There’s nothing so mind-numbing as a meeting that drags on and where nothing gets achieved. It doesn’t have to be that way.
Here are a few tips that will make your next meeting have some real bite.
Have an agenda. Ensure that everyone who’s invited to the meeting has a copy. Ensure people know the process to get an agenda item listed. Once the agenda is in place, stick to it.
Finish on time. If you commit to finish on time you’ll probably start on time. Either way you’ll compress the debate and discussion into the time available.
Be clear about what you want the meeting to achieve. In all likelihood that means making decisions. Either way, get clear about what a successful meeting looks like and pursue it hard. Avoid meetings that are convened to “discuss” an issue. Replace that with “make a decision about…”
Use deadlines. Let people know you intend to gag debate and call for a decision after a specified time regardless of how the debate has progressed. When the time is up, call for a decision.
Avoid General Business. Most meetings have a section toward the end called General Business. It’s often used as a place to dump rubbish. Let people know that if they have something to discuss it should be provided to the Secretary prior to the circulation of the agenda.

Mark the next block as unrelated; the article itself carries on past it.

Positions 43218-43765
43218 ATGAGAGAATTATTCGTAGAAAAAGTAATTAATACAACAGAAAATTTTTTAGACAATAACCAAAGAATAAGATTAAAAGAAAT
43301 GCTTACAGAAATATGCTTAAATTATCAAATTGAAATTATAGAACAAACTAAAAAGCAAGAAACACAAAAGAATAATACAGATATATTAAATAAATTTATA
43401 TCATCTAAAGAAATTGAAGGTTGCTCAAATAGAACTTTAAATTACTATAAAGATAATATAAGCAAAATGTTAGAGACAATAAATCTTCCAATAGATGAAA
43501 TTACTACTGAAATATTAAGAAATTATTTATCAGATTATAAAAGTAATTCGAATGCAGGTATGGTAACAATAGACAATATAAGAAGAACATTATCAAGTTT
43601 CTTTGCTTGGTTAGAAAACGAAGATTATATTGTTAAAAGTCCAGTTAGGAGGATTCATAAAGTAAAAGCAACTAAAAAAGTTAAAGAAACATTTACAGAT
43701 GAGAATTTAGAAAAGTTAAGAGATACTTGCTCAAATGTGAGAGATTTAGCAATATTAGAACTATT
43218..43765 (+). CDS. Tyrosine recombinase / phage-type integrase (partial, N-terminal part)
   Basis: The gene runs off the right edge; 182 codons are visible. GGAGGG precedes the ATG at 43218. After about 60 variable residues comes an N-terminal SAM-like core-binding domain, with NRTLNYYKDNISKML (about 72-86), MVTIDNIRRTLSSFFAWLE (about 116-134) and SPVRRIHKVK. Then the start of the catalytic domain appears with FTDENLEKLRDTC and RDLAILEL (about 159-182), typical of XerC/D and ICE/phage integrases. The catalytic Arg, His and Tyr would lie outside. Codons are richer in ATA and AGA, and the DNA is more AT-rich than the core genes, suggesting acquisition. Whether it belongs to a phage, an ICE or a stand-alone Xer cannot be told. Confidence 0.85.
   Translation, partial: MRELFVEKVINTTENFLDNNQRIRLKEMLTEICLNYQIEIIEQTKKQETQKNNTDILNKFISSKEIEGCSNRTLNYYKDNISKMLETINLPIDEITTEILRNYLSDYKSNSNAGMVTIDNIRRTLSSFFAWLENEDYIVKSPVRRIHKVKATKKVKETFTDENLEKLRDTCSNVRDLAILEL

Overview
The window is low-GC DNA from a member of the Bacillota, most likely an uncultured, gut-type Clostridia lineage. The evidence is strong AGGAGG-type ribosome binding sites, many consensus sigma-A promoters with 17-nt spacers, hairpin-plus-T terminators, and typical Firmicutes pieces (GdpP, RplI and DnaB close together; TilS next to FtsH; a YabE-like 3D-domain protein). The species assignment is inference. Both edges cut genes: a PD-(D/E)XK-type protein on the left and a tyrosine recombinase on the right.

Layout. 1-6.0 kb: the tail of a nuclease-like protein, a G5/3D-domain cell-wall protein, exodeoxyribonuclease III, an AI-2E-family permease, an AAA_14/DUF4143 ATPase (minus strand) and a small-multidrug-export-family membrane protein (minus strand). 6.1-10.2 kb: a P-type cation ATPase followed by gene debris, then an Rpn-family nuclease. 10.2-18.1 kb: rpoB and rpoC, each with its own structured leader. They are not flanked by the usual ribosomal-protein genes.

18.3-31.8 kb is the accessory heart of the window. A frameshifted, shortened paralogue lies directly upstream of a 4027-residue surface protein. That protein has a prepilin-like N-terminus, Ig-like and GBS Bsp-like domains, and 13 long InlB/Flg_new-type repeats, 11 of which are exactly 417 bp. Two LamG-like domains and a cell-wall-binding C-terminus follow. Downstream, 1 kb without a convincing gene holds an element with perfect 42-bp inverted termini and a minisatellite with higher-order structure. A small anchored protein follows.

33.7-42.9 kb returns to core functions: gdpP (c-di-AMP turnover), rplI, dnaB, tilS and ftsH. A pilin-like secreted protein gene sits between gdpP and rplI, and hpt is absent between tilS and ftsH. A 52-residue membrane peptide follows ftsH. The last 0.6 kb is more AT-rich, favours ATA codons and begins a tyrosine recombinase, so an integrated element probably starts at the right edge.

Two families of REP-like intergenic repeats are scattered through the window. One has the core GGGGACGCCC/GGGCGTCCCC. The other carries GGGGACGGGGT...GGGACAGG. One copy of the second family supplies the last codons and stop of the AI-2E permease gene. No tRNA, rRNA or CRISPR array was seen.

Ensure everyone has access to the information they need to achieve the meeting outcomes. If you intend calling for a decision to approve your annual budget everyone should have a copy along with any supporting notes that explain how the budget estimates were made. Have the right people on hand to answer any specialist questions that might arise.
Ensure AV equipment and flip charts are set up before the meeting. The last thing you want is to lose valuable time waiting for someone to connect a computer to a projector.
Expect people to have done their homework. If you’re calling for a decision let people know you expect them to have read any supporting explanatory documents. Assume they have by not recapping these documents for the benefit of the lazy.
Don’t recap for late attendees, regardless of who they are. If someone walks in late expect them to catch up. Don’t punish everyone else for their lateness by bogging the meeting down with a recap of what you’ve already covered.
At the end of each agenda item confirm with the meeting the decision made and have it recorded in the minutes. Circulate these minutes as soon as possible after the meeting so that people can get cracking on any actions that are required of them as a result of decisions made.
Don’t let people hog the limelight. Expect people to get to the point. Don’t let attendees monopolise proceedings. If you have a problem child have a word with them during a break. Let them know that their contribution is appreciated but you also want to hear what others have to say.